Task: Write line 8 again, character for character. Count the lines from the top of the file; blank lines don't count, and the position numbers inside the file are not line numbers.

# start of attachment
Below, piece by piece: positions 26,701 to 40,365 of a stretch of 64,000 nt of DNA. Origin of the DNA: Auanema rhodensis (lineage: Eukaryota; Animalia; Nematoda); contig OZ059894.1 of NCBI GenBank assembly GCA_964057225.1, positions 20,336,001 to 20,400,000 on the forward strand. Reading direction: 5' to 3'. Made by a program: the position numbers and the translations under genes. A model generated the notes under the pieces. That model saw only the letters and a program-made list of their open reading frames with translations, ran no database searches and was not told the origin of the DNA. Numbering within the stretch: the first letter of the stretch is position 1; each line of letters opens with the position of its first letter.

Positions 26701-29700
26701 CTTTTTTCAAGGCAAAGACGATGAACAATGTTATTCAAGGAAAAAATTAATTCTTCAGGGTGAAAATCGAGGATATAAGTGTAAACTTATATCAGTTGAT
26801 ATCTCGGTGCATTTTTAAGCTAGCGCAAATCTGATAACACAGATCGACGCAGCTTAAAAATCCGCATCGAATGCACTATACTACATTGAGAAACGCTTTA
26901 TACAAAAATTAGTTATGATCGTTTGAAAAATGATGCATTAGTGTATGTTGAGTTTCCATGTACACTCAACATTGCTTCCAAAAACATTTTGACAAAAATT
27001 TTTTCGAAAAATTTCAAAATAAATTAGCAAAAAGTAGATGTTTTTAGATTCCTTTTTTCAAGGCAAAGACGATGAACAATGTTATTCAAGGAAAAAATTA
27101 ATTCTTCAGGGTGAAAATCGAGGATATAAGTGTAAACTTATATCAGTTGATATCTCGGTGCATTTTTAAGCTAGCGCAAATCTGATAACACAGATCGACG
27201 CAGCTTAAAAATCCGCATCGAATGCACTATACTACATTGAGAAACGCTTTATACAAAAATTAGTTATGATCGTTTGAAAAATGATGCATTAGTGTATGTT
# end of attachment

27201 CAGCTTAAAAATCCGCATCGAATGCACTATACTACATTGAGAAACGCTTTATACAAAAATTAGTTATGATCGTTTGAAAAATGATGCATTAGTGTATGTT